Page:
- The defense industries employ tens of thousands of Americans. The United States is the largest arms dealer on the planet, in part, because of the quality of its technology. Israel, Saudi Arabia, Taiwan, Egypt, Turkey, Japan, and numerous other countries benefit from foreign military sales, but the American people also benefit. Boeing, General Dynamic, SAIC and other major American companies employ thousands of Americans.
- Sea lanes through which the world’s oil supply flows are maintained by the U.S. Navy. Sea lanes on which the world economy depends are maintained by the U.S. Navy.
- The peoples of Germany and Japan, Canada and Mexico, and numerous other countries have outsourced their security to the United States, allowing them to compete inindustry, science, art, and other fields of human endeavor. Consider a rearmed Germany, a rearmed Japan. Consider the defense budgets if we had to maintain security against multiple major powers.
This brief summary is by no means complete. The Armed Forces of the United States have been a great deal for humanity since World War II. They have not been perfect. The Vietnam War, arguably a war we should not have fought. The second war in Iraq, arguably a war should have not have fought. And, yes.
There has been, and is, waste in the system. Yes, we have bought stuff we did not need. Yes. We have paid too much for some technologies. No system involving humans is perfect. Greed, selfishness, and arrogance influence every human endeavor, including the Ivory towers.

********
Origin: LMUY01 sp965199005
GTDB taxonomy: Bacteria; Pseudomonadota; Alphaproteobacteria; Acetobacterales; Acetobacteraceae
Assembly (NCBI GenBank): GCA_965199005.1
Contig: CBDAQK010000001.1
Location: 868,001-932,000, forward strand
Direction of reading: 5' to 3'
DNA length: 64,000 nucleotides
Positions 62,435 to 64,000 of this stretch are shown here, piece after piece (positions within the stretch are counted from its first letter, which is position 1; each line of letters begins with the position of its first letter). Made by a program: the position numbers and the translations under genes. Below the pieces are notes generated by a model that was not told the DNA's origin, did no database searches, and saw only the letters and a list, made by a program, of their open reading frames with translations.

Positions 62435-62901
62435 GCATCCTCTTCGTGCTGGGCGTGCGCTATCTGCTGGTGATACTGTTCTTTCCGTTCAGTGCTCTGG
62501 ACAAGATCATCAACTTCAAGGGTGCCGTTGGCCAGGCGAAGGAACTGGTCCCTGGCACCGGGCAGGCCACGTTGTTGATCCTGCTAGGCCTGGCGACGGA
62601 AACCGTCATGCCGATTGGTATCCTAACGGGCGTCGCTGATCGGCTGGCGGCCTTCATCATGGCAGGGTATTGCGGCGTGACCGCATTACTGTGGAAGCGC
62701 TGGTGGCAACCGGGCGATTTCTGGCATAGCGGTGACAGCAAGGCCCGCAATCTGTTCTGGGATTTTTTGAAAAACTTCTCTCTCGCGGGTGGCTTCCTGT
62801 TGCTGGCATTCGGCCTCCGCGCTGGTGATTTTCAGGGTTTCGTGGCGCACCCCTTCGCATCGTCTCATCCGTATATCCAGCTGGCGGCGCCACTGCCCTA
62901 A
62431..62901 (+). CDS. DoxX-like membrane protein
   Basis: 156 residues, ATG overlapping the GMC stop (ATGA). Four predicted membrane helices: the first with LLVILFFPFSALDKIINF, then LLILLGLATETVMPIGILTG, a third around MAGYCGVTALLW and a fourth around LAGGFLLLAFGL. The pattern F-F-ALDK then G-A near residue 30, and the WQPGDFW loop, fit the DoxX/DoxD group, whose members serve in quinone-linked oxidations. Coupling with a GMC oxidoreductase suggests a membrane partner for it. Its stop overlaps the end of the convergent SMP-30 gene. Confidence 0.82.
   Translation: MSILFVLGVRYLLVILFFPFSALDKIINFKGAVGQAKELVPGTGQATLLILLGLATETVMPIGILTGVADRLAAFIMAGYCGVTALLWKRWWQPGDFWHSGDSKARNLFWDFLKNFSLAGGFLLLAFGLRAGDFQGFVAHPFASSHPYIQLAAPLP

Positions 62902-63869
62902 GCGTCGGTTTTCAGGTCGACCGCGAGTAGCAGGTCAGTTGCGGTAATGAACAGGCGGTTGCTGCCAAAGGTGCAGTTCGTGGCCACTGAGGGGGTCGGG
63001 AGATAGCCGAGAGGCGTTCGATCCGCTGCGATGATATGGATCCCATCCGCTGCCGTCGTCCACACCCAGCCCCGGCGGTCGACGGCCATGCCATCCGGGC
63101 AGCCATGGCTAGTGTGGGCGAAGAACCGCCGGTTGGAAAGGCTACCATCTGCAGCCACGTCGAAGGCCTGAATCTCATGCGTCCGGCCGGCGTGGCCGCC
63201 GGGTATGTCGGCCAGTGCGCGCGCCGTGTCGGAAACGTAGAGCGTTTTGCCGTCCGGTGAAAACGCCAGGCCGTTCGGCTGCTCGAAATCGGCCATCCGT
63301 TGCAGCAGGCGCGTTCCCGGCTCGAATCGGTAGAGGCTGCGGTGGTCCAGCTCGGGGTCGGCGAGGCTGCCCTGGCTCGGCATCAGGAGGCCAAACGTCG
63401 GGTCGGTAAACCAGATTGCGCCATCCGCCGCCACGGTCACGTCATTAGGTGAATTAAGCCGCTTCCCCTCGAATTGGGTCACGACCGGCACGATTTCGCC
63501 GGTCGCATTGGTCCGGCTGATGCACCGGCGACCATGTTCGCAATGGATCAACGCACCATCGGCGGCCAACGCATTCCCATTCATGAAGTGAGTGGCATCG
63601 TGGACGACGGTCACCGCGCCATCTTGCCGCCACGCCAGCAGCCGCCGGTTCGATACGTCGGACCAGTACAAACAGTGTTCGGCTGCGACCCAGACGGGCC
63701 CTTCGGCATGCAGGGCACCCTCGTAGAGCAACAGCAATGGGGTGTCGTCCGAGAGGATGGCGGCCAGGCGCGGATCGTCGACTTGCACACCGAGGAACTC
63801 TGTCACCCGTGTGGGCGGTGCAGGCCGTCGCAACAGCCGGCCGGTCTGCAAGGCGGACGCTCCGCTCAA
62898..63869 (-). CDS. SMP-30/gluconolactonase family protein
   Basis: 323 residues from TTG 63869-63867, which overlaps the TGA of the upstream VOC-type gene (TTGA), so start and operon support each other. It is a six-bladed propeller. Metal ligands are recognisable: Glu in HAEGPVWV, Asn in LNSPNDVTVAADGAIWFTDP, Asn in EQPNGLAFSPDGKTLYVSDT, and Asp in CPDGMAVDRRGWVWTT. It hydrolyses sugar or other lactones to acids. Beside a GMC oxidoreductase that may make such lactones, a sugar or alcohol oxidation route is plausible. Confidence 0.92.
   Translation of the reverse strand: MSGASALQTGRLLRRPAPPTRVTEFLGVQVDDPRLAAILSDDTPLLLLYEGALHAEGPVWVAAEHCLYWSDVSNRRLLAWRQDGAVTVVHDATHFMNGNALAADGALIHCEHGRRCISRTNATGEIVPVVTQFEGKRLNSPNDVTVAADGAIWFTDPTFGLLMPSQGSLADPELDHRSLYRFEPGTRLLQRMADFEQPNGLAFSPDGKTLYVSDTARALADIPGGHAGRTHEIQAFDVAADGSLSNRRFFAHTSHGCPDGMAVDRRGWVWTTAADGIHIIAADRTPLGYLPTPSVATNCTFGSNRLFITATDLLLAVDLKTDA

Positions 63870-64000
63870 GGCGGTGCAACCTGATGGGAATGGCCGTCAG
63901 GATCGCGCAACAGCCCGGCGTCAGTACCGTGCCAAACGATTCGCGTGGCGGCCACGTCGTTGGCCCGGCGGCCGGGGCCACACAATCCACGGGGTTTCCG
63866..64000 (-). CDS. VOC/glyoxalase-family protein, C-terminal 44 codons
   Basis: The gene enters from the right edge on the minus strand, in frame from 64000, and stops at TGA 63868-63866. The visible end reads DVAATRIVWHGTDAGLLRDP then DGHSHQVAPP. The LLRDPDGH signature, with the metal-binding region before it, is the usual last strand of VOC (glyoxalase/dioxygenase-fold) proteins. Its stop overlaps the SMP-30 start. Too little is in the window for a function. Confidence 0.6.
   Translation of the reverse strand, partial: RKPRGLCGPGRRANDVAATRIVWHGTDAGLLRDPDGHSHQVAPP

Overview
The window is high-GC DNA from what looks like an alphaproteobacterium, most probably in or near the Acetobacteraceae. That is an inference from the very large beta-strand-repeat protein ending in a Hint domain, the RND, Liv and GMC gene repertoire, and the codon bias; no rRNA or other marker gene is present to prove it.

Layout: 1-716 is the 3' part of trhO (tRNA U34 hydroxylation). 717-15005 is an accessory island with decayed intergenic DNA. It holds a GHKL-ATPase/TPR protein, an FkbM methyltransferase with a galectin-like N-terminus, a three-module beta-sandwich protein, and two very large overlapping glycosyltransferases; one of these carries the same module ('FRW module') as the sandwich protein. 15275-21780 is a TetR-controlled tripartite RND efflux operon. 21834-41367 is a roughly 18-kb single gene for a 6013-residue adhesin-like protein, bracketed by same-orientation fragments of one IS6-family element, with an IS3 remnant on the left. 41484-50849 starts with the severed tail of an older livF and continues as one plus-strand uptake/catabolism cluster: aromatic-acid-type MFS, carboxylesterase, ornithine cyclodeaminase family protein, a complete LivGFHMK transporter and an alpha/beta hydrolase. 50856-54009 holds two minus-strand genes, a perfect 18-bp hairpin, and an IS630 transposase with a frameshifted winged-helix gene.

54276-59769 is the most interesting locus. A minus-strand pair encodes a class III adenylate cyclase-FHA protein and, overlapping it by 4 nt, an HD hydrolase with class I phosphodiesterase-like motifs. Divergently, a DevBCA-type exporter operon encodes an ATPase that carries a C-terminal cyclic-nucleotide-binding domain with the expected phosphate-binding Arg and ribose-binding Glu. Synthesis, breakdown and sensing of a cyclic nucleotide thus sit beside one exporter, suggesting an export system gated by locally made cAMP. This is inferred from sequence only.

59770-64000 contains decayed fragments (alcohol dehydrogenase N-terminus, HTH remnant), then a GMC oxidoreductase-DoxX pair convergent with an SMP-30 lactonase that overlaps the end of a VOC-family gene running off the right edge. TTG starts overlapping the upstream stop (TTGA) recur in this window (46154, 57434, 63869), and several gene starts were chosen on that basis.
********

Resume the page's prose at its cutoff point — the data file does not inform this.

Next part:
Still, the system that has maintained security on this planet since World War II is manned by the men and women of the armed forces of the United States. Consider what World War III will cost humanity, in lives and treasure.
Let me conclude with three points:
First, the all-volunteer force is expensive. Restoring the draft would decrease the defense budget. However, this may no longer be possible. Seventy percent of Americans are unqualified to serve in the armed forces, due primarily to obesity and drug use. And politically conscription is unacceptable to the American people. Hence, the high cost.
Second, let me acknowledge that the University of Kansas, and some of its faculty, is a great supporter of our armed forces and veterans. We work closely with the U.S. Army Command and General Staff College, School of Advanced Military Studies, and Combat Studies Institute at Fort Leavenworth, all of which have KU Ph.Ds.
Finally, let me acknowledge my bias. I am a retired soldier. I served twenty years in the U.S. Army, from Korea to Germany, from Alaska to Panama. I fundamentally believed that the armed forces of the United States, that one percent of the population, are a force for good. The Navy’s television commercial is correct. It just needs to be expanded. The Armed forces of the United States are: “A Global Force for Good.” Humanity is deeply flawed. There will be wars, major wars. The men and women of the Armed Forces are a great deal for the American people and humanity, even with a $716 billion defense budget.
Adrian R. Lewis is a Professor in the Department of History at the University of Kansas, and is author of Omaha Beach: A Flawed Victory, and The American Culture of War. Retired soldier, U.S. Army Infantry (Ranger), Rank, Major.